Day 2:  We spent a lazy morning watching some TV, playing on the computer and bumming around the house.  We made some clam chowder for lunch which was quite good.  It was basically cream, bacon, and some clams… Tenille ate the chowder, but picked out most of the clams.  

In the afternoon, we went driving around Ocean Shores to kill time before clamming.  We were afraid that it was going to be another rainy day.  And my fear was that my sister and my mom who have never been razor clamming would go home without having experienced the thrill of the dig…   But when we stopped at the grocery store in the afternoon, the sun started poking out.  By the time we got home, the sun was blazing and it was even a bit hot inside the condo.  We excitedly got all our gear on and got the kids ready, then headed for the beach.  There were clumps of people all up and down the beach, and we found a little section that didn’t seem to be too crowded.   Later, we found out that the reason it wasn’t occupied was because there weren’t very many clams.  Tip for next year:  Just go where all the people are digging- they’re there for a reason…   Once we started walking down the beach and got to an area where a lot of folks were digging, we saw divots everywhere… Sometimes there were 3 or 4 clumped super close together.  And under almost every divot was a razor clam.  After I dug up a couple clams, my sister rolled up her sleeve on her hot pink jacket and wanted to give it a try.  I used the shovel to dig down about 6 inches, then let her start digging with her hands.  You don’t want to dig too deep with the shovel, because it will cut off pieces of the clam or sometimes bust the clam.  On the first dig, she felt the clam and tried to wrestle it up from the sand.  But alas, the clam was too strong and she didn’t dig enough around the clam, and had to let it go.  By this time, Tenille started rolling up her sleeve and gave it a try.  She never dug for a clam last year, because she was watching the kids.  This year, Tenille got a clam on her first try, and became a clam digging machine.  My sister also after a few tries developed her clam digging technique and within an hour, we had caught our limit – 45 clams!

When we got back to the van, we found mom and Andrew eagerly waiting.  Mom was impressed at how quickly we had caught our clams.  We went back to the condo, dropped off the clams, and went to Alec’s for dinner.  There might be other semi-nice restaurants in Ocean Shores, but it seems we always end up here.  The food is decent, and everyone had their fill.  After returning to the condo, my  mom and I cleaned all the clams (which took longer than digging them), and put them in some water in ziploc bags and froze them.  A guy at the Ocean Shores supermarket told us to preserve them this way last year.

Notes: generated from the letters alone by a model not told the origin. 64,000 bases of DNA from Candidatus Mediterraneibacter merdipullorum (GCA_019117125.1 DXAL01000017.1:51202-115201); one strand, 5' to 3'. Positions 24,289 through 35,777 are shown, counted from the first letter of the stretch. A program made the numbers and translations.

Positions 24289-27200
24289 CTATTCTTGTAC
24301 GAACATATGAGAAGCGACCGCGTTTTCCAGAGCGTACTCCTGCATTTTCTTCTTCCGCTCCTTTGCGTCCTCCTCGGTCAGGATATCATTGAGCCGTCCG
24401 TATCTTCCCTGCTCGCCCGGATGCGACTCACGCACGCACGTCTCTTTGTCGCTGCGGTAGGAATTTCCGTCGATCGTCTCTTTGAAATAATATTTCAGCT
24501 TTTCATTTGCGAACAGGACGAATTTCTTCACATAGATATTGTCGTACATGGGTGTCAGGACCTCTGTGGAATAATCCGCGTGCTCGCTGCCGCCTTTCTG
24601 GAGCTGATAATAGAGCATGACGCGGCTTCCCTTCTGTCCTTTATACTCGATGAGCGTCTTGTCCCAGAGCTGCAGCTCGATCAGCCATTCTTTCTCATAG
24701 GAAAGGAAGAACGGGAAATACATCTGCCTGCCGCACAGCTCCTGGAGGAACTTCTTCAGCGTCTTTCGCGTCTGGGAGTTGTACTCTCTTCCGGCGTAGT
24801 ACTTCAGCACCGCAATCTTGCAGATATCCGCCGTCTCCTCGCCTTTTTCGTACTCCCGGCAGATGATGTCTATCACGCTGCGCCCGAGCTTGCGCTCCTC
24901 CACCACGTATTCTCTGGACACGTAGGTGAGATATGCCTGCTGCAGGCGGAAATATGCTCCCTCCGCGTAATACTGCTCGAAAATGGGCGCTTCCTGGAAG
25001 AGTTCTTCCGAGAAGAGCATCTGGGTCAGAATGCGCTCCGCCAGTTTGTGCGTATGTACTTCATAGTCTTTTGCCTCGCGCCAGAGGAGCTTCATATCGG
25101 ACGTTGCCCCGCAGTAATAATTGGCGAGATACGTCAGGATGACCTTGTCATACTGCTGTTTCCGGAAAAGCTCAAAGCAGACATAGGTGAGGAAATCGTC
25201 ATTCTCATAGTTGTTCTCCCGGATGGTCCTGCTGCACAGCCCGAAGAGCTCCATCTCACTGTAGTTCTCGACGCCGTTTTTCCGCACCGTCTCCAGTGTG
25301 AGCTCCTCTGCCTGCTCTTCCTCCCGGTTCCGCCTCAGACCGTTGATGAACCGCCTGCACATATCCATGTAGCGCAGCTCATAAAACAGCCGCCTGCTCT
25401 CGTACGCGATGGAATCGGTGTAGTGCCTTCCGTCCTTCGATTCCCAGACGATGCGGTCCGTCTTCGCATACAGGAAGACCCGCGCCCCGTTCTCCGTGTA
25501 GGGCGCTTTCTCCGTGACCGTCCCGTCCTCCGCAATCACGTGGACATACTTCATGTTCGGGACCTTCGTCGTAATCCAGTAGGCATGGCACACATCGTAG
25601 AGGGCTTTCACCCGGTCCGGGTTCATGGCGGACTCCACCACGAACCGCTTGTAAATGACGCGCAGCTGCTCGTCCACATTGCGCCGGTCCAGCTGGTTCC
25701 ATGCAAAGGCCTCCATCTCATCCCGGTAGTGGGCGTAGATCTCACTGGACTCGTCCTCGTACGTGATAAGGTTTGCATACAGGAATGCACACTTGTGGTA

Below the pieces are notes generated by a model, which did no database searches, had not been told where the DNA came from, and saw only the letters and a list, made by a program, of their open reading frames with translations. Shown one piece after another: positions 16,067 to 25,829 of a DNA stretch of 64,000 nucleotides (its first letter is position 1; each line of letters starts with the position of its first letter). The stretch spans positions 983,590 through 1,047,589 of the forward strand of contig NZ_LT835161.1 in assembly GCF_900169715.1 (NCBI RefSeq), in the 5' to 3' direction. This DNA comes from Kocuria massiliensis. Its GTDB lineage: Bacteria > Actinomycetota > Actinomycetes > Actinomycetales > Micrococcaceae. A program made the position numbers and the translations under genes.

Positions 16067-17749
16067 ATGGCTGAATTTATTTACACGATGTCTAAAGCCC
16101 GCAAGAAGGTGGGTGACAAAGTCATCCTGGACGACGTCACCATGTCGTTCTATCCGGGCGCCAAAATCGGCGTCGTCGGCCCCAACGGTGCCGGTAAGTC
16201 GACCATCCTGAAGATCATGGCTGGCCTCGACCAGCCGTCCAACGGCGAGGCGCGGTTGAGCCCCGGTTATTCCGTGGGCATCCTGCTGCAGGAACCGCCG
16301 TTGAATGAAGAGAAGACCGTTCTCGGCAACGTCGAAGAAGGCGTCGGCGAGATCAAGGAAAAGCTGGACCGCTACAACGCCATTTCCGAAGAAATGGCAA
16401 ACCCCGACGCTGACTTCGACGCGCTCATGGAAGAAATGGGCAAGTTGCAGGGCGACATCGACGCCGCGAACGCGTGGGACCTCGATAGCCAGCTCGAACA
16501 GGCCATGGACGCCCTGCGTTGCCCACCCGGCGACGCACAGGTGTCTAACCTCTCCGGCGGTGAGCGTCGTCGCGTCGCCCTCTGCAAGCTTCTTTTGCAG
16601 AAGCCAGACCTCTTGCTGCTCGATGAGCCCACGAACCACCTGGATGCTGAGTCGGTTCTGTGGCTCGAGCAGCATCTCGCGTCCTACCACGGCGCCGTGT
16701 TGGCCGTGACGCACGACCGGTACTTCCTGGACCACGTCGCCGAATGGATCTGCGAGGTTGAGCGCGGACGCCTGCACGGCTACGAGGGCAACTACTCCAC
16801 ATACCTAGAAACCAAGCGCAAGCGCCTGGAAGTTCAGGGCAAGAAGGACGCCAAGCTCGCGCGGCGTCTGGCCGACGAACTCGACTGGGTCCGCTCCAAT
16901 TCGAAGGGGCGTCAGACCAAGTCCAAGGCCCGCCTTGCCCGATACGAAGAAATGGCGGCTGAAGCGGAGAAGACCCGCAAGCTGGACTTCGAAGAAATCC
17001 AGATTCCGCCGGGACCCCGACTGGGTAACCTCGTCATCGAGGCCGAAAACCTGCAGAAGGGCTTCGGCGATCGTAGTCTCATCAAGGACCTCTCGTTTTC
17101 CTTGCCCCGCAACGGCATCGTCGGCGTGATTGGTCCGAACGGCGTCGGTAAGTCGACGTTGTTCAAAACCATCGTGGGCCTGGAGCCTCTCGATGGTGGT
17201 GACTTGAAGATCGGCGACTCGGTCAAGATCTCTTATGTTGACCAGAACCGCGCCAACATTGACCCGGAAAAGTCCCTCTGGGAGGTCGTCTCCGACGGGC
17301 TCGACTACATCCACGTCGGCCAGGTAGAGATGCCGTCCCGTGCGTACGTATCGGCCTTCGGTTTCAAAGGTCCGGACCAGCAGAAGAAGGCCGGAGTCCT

Sunday morning, we packed up our things and headed back to our home.  Another successful clamming trip.   Razor Clams are delicious.  They are sometimes referred to as the filet mignon of clam.  If you want to try some, there are cheaper and easier ways to try them (like a restaurant or Uwajimaya supermarket).  But, you’ll miss out on the thrill of the dig…

New Job at Amazon

Started my new job at Amazon a few weeks ago.  I’m working in the high availability team.  Our team works cross company to increase availability of the Amazon.com retail website.  If for some reason you see an I’m Sorry Page while you’re shopping on Amazon, our team is likely tracking the incident. 

I have been so impressed with the amount of data that is freely made available to the employees.  In one week at Amazon, I got access to take a look at the number of orders that are being generated on a daily, hourly, by minute basis, errors that are being thrown, and dig down into various incidents.  These are metrics that are available to all employees.  Some metrics are, of course restricted, and some metrics pop you on the restricted stock trade list.  Measuring is often quite difficult for a large scale companies and so far, I’m quite impressed with the effort put into measuring almost every aspect of the business and making it as widely available throughout the company as practical.

Some significant differences between Microsoft and Amazon – At Microsoft, I more or less felt like I had an unlimited operations budget, and we were always building services for millions of users.  Some services I worked on hit “Microsoft-sized scale”, but several others topped out at a few thousand hits per month at their peak…  At Amazon, we actually have millions of users (hundreds of millions), and every minute of every day there are HUGE numbers of people placing orders.    But, it’s also clear that the company is extremely frugal.  It’s a bit like the wild west, and people/groups make do with what they have and keep their services up and running. 

It’s a bit too early to make any commentary on Amazon culture.  So far everyone has been friendly enough, but not shy about pushing back when it’s warranted.  As with Microsoft, I’m not sure if I believe that there is a single Microsoft culture.  I’ve heard people say that Microsoft culture is aggressive and can be perceived as rude by the uninitiated.  But, I’ve been in 3 different groups all with their own very distinct micro culture.  There are cohorts, managers and GMs that are extremely courteous and encouraging, to those that pop off on the other end of the spectrum.

So far, it’s been exciting to explore a new business (retail), and especially one with so many customers, and so much data.  The charter is seemingly broad enough to keep me busy and engaged for a long time.